But U.S. District Judge John A. Gibney Jr. sure seemed to be having a swell time perched behind the bench, saying himself at the start of the hearing that it’s been “a lot of fun” working on it. He even found time to sneak in a wardrobe change Friday.
“Notice anything different?” he asked the courtroom after he returned from a brief recess just before lunch.
After there were no takers, he answered his own question.
“It’s a new robe,” he boasted. “I wore the old one for a year without cleaning it.”
“You may have two,” quipped the judge. “I’m sure you will.”
But Mr. Getchell had more than two and didn’t quite manage to slip them past the judge.
“Five questions,” he said. “Counted ‘em.”
O'Malley launches floater … air ball
We’ll likely never know Maryland Gov. Martin O'Malley’s political strategy in deciding on the General Assembly’s opening day to float the idea of increasing the state sales tax. Was it a trial balloon to gauge whether lawmakers or the public would be receptive to the hike as an alternative to expected efforts to increase the state’s gasoline tax or double the so-called “flush tax” to $60? Or was it an attempt to redirect the spotlight on a day traditionally reserved for well wishes, speeches and babies on the chamber floors? Whatever the strategy, the idea seemed more like a political version of an air ball judging from the reactions.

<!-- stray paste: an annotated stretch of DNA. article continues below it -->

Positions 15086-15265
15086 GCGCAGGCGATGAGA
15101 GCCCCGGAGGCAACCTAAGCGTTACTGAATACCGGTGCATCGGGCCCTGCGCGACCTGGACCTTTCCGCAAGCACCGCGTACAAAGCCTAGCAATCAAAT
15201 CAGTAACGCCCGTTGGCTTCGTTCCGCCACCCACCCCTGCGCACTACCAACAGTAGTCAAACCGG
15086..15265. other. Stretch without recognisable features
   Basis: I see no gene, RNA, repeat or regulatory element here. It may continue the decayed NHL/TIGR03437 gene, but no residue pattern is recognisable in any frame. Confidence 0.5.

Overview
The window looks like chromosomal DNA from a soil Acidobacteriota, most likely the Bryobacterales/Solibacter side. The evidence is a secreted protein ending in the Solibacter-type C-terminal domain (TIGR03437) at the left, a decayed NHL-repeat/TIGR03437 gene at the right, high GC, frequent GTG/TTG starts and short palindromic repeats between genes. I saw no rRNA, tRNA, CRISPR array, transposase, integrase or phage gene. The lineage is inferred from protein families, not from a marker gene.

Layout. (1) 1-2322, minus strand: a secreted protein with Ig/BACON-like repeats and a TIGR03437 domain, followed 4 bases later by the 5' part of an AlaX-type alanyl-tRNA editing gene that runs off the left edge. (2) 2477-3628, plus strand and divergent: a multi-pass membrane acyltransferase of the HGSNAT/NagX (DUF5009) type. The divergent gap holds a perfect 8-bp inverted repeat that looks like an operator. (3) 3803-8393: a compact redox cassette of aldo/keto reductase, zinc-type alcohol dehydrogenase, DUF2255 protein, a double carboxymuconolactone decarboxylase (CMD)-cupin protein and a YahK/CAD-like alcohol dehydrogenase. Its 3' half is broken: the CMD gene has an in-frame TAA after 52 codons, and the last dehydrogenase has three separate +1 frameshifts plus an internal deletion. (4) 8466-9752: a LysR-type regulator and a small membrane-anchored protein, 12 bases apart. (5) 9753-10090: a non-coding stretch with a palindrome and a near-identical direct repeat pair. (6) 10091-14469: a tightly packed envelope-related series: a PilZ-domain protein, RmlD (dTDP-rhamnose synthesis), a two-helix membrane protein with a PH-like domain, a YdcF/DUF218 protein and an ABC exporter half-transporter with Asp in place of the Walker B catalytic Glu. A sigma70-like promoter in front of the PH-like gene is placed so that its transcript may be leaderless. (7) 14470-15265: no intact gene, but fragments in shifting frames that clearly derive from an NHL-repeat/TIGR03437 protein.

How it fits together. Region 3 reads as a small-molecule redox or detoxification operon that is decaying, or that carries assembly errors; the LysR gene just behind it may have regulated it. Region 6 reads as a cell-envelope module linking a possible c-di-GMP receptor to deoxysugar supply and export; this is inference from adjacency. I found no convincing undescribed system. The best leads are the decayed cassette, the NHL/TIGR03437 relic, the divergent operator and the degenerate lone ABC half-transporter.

Senate President Thomas V. Mike Miller Jr., Calvert Democrat, told reporters the idea was a “nonstarter” and a “pipe dream.”
House Minority Leader Anthony J. O’Donnell, Calvert Republican, stayed more on script, calling any tax increase a “jobs killer.”
The announcement even apparently sent some business owners into a panic and even surprised the Democratic governor’s senior aides, who now say the idea is unlikely to be part of Mr. O'Malley’s budget proposal.
Legends or term-limit poster children?View Entire Story
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Matthew Cella is The Washington Times’ Metro editor. He can be reached at firstname.lastname@example.org.
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